Of all of Cassavetes’ films, Love Streams is most connected to Opening Night (1977). Not only do both movies touch on aging and feature dream sequences/dreamy montage moments (something that isn’t really common in his work), but Love Streams & Opening Night show female characters (both played by Rowlands) in the midst of a very crippling mid-life crisis.
That’s not to say Robert’s life isn’t a “mess”. Most people who analyze/write about Love Streams seem to only talk about Sarah’s instability, when Robert’s life is just as messy. This could be seen as subconscious sexism/misogyny. We see an unstable & emotional female character and immediately label her as “crazy”, while her counterpart (Robert) sleeps with random women (apparently impregnating some without realizing it), gets dangerously drunk and hurts himself (and others) and it's almost looked at as cool/humorous.

John Cassavetes is often compared too/mentioned alongside low budget, hand-held, "gritty" & sometimes sloppy cinema, but his influence goes way deeper than just indie guerrilla-style filmmaking. It wasn't until I started writing this that I noticed how little things from Love Streams show up in other semi-recent films I enjoy about siblings. When Sarah first shows up at Robert's house he immediately jumps on her like a kid and gives her a big hug because he hadn't seen her in quite some time. In You Can Count On Me, when Samantha (Laura Linney) first sees her brother Terry (Mark Ruffalo) after such a long time she gets immediately excited, just like Robert, and excitedly gives him a big hug in a similar fashion. That element of the dysfunctional (older) brother & dysfunctional (younger) sister from Love Streams also shows up in European-made films like Shame & Nenette & Boni. In Shame, Brendon (Michael Fassbender) & Jenie (Carey Mulligan) never mention their parents, just like Robert & Sarah, which speaks volumes in my opinion. And the way Jenie suddenly shows up to stay with Brendon in Shame is reminiscent of how Sarah suddenly shows up in Love Streams.
And I know how much French cinephiles love Cassavetes. Love Streams was fairly successful in Europe. I like to think elements of it seeped in to Denis' subconscious when she made the criminally underrated Nenette & Boni - a story about two estranged siblings (an older brother & younger sister).

Cassavetes' work is also known for it's spontaneity – the “improvisation” throughout Shadows, the bar scene in Husbands, Gena Rowlands & Peter Falk’s erratic behavior in Woman Under The Influence, Timothy Carey’s performances in Minnie & Moskowitz, etc. Love Streams is not without plenty of random & spontaneous moments, but it still feels a lot more rigid than anything else he's ever done.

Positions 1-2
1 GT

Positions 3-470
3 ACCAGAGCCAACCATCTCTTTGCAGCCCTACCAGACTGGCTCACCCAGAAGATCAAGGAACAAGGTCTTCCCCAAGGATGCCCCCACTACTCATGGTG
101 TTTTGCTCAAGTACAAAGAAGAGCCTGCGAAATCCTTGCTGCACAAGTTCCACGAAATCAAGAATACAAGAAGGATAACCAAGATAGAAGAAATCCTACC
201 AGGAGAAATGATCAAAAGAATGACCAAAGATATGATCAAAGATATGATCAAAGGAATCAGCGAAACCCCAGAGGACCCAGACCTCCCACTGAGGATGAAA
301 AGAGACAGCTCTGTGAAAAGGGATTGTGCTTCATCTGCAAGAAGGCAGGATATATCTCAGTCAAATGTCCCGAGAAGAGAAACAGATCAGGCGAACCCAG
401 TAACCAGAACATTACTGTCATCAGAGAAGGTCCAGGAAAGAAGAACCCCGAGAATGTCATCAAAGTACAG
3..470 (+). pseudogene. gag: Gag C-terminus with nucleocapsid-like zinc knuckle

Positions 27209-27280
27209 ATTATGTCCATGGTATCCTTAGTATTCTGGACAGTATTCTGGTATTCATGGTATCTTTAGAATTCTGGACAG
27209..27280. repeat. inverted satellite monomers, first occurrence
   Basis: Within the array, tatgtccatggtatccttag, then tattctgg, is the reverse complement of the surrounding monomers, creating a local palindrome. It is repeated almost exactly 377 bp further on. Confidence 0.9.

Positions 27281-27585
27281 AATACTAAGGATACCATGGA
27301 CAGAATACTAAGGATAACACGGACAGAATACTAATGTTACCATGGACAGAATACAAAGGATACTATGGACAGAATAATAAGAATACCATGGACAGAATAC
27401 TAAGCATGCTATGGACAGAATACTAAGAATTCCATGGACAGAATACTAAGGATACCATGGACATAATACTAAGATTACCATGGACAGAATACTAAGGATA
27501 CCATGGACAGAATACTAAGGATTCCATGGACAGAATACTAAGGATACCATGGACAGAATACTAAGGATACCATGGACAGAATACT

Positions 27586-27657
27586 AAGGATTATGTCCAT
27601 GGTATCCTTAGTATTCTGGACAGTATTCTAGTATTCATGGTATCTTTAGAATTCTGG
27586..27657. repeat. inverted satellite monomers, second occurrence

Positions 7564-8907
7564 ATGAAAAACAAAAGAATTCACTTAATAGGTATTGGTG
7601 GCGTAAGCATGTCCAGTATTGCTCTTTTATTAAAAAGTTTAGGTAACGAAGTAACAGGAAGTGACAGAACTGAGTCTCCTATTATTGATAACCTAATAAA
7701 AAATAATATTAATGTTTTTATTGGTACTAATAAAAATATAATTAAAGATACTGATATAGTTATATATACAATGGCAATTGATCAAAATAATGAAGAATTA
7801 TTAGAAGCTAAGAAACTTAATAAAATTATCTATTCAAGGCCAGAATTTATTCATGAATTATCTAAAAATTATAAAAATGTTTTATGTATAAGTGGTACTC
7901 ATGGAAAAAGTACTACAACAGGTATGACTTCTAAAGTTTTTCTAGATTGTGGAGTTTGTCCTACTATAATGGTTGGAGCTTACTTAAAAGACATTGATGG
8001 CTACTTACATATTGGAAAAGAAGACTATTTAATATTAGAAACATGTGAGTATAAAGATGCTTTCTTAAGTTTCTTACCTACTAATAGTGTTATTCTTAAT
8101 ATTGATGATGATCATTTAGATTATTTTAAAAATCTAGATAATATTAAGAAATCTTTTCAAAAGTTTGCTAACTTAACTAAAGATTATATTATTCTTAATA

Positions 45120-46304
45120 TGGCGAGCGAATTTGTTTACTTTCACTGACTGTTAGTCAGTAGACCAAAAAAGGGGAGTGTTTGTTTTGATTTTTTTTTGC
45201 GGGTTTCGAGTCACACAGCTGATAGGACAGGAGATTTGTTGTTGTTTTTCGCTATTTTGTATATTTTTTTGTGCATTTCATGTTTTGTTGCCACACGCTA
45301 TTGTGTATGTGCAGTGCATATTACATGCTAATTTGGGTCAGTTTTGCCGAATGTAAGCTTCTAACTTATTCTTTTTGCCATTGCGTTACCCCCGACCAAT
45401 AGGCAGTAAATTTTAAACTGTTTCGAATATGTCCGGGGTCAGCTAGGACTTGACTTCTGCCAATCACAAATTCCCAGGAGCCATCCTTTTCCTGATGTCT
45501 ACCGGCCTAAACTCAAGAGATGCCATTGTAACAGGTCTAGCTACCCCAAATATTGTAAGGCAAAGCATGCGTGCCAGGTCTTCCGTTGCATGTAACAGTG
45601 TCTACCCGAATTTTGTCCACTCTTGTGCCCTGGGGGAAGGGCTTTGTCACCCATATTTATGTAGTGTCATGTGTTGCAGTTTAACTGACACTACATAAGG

My submergence in to the world of John Cassavetes seemed destined. During my senior year of college everything fell in to place in a short period of time. My college library uped their movie rental selection and they carried the pre-criterion DVD of A Woman Under The Influence (a film I had read about for years on various film websites but had yet to see). Shortly after watching that, I got a VHS copy of A Killing Of A Chinese Bookie at a local pawn shop for $1. Then, entertainment weekly did a special on cult movies which featured Love Streams on their list of 25 greatest cult movies. Love Streams was difficult to come by at first, but after working at a video store with a decent selection, I found an old VHS of it that my boss gave to me for free. I later mentioned to my father about how I was really in to Cassavetes’ films, to which he reminded me that I’d been watching his work, in the form of Gloria - his 1980 crime drama starring Gena Rowlands, since I was a child, only I hadn’t realized it (for some strange reason Gloria is my Dad's favorite John Cassavetes movie).

Love Streams may not have the same impact as John's previous work like Shadows or Faces, but it still left behind a small legacy and was the subject of the excellent non-Ray Carney book; "John Cassavetes Directs", which was coupled with a making-off documentary.
A lot of hardcore Cassavetes fans like to consider this to be his unofficial final film as a director (his actual last movie before passing away was Big Trouble in ’88 which was just a for hire gig/slash favor to his friend/Big Trouble co-star Peter Falk).
Watching this feels a little bittersweet. It's been documented in every book that touches on Love Streams but John's cirrhosis, which eventually killed him, was fairly visible in certain scenes. When it wasn't covered by a sports coat, his protruded belly (and somewhat gauntly face) were clear signs of his deteriorating health.

While this has a small cult following, of which I’m very much a part of, it’s audience is about to grow with it’s scheduled release courtesy of the criterion collection...